Lululemon has historically traded heavily around earnings. So, should investors consider buying LULU stock with the athleisure apparel giant set to report its Q3 fiscal 2019 results on Wednesday, December 11?
Klaus-Themed Post Offices Encourage Shoppers to Spread Joy to Neighbors and Loved Ones
Today, on Giving Tuesday, Jessica Alba helps raise awareness for Janie and Jack’s national donation campaign with Baby2Baby, a non-profit organization where she is a proud ambassador and board member, that provides children, ages 0-12 years, living in poverty with the basic necessities that every child deserves. As a call to action, to give back this holiday season, customers will have the opportunity to donate while checking out at Janie and Jack stores nationwide and online at janieandjack.com through December 31. "As a Baby2Baby Board Member, Ambassador and mom of three, I am committed to helping children living in poverty receive the basic essentials they deserve," said Jessica Alba.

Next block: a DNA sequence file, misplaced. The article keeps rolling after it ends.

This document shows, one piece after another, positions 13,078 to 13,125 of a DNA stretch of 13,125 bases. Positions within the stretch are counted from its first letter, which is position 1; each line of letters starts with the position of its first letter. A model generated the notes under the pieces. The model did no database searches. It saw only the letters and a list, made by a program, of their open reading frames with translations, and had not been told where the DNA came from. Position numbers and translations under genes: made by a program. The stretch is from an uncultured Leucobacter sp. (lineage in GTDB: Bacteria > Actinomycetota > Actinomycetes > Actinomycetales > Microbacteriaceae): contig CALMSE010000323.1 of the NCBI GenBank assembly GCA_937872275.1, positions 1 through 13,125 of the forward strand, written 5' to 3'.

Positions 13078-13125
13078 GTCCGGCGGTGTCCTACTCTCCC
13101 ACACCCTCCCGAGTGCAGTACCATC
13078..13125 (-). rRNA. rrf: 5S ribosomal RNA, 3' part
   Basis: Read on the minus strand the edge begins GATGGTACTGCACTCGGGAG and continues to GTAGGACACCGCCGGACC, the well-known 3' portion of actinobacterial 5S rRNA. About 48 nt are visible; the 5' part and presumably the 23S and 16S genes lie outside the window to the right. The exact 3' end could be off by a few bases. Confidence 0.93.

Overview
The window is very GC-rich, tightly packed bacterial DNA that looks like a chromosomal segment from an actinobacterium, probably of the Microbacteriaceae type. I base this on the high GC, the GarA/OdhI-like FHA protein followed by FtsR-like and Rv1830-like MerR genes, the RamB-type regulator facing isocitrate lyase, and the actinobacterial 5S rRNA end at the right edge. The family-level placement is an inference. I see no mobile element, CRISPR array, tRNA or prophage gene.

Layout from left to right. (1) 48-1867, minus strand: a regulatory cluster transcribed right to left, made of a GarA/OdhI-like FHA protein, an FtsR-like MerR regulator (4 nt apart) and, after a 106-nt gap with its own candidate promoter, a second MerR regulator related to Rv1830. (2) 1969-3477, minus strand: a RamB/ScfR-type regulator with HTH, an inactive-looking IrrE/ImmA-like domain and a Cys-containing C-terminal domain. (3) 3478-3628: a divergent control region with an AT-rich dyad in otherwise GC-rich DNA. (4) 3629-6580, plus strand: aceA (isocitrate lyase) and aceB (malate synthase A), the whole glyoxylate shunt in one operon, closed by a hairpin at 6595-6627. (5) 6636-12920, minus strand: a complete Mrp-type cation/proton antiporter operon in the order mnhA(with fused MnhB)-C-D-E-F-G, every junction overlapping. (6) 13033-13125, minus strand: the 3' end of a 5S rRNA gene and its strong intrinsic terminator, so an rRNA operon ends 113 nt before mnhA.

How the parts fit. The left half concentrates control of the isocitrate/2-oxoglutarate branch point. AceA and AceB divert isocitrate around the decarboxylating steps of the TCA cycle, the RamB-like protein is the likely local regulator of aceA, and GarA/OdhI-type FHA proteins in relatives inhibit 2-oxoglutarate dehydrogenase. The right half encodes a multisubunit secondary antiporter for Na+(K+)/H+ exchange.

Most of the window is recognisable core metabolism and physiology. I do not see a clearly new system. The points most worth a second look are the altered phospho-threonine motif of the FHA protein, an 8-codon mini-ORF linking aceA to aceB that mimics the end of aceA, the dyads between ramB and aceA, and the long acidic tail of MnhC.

While investing in any of the retail stocks could reward investors throughout Cyber Week, a diverse approach in a basket form can also be a great choice.
Gap (GPS) witnesses soft performance across all brands as well as weak traffic trends. Also, weak comps, strained margins, and higher expenses are added concerns.
Early data into the Yahoo Finance newsroom indicates Black Friday and holiday sales will break records. According to Adobe Analytics online retail sales on Thursday are expected to hit $4.4 billion. That would be up 18.9% year-over-year. But those profits won’t necessarily help those troubled retailers who are expected to close brick and mortar stores.